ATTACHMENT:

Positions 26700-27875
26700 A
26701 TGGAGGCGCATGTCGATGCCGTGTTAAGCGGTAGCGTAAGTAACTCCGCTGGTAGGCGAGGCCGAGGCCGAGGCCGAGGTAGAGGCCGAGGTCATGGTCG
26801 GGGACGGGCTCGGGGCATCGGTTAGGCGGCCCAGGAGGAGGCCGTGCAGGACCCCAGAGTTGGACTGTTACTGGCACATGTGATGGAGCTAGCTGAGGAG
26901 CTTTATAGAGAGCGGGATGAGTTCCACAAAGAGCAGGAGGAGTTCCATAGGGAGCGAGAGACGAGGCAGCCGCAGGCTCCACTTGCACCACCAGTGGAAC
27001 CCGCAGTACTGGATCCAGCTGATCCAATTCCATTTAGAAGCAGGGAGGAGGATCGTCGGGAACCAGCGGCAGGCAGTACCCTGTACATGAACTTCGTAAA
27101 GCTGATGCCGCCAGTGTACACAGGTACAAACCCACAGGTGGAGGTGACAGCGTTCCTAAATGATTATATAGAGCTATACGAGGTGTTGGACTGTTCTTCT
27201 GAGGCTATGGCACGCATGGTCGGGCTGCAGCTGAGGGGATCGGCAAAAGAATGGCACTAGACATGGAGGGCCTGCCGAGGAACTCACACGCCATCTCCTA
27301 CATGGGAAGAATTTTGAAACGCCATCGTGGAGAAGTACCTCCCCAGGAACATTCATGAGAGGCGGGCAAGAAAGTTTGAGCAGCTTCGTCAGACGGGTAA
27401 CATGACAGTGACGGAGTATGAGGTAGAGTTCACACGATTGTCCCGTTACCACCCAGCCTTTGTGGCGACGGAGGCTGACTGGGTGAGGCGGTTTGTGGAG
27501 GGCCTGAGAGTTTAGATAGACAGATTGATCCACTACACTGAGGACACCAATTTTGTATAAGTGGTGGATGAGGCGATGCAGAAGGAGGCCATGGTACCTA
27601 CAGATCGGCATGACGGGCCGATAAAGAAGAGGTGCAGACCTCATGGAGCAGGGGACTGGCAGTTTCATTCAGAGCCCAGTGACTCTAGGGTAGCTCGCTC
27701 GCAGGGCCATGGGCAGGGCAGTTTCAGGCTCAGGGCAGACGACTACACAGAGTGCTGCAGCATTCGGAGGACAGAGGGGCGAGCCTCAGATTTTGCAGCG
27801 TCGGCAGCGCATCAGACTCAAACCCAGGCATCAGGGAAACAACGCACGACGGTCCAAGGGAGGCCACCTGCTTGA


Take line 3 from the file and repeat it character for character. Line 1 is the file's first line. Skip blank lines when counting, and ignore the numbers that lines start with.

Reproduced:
26701 TGGAGGCGCATGTCGATGCCGTGTTAAGCGGTAGCGTAAGTAACTCCGCTGGTAGGCGAGGCCGAGGCCGAGGCCGAGGTAGAGGCCGAGGTCATGGTCG